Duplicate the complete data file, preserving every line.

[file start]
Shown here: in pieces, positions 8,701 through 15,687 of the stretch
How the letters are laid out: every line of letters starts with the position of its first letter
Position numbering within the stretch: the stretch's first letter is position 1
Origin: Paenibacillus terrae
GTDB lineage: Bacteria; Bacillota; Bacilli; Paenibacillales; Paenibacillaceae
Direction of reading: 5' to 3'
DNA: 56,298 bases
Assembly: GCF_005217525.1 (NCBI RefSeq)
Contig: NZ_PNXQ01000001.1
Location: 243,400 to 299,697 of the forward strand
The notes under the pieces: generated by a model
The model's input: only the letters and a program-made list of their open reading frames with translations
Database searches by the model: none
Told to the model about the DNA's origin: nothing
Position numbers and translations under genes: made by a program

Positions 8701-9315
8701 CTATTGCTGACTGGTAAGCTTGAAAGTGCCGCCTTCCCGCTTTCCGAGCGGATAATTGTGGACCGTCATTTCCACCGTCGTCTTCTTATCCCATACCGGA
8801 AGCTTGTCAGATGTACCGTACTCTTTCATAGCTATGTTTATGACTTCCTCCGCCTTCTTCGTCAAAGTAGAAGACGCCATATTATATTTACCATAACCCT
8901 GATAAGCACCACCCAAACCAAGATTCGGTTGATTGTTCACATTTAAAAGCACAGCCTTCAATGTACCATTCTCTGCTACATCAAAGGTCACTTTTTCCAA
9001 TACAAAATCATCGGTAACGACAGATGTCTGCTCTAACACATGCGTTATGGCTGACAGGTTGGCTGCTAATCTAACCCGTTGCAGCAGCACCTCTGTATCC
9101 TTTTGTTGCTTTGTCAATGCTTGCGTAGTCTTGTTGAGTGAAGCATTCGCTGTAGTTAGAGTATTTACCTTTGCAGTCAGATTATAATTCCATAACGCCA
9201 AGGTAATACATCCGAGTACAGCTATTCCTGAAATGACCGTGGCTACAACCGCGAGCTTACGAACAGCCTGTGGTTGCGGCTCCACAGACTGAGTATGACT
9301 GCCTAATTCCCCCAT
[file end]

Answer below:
Shown here: in pieces, positions 8,701 through 15,687 of the stretch
How the letters are laid out: every line of letters starts with the position of its first letter
Position numbering within the stretch: the stretch's first letter is position 1
Origin: Paenibacillus terrae
GTDB lineage: Bacteria; Bacillota; Bacilli; Paenibacillales; Paenibacillaceae
Direction of reading: 5' to 3'
DNA: 56,298 bases
Assembly: GCF_005217525.1 (NCBI RefSeq)
Contig: NZ_PNXQ01000001.1
Location: 243,400 to 299,697 of the forward strand
The notes under the pieces: generated by a model
The model's input: only the letters and a program-made list of their open reading frames with translations
Database searches by the model: none
Told to the model about the DNA's origin: nothing
Position numbers and translations under genes: made by a program

Positions 8701-9315
8701 CTATTGCTGACTGGTAAGCTTGAAAGTGCCGCCTTCCCGCTTTCCGAGCGGATAATTGTGGACCGTCATTTCCACCGTCGTCTTCTTATCCCATACCGGA
8801 AGCTTGTCAGATGTACCGTACTCTTTCATAGCTATGTTTATGACTTCCTCCGCCTTCTTCGTCAAAGTAGAAGACGCCATATTATATTTACCATAACCCT
8901 GATAAGCACCACCCAAACCAAGATTCGGTTGATTGTTCACATTTAAAAGCACAGCCTTCAATGTACCATTCTCTGCTACATCAAAGGTCACTTTTTCCAA
9001 TACAAAATCATCGGTAACGACAGATGTCTGCTCTAACACATGCGTTATGGCTGACAGGTTGGCTGCTAATCTAACCCGTTGCAGCAGCACCTCTGTATCC
9101 TTTTGTTGCTTTGTCAATGCTTGCGTAGTCTTGTTGAGTGAAGCATTCGCTGTAGTTAGAGTATTTACCTTTGCAGTCAGATTATAATTCCATAACGCCA
9201 AGGTAATACATCCGAGTACAGCTATTCCTGAAATGACCGTGGCTACAACCGCGAGCTTACGAACAGCCTGTGGTTGCGGCTCCACAGACTGAGTATGACT
9301 GCCTAATTCCCCCAT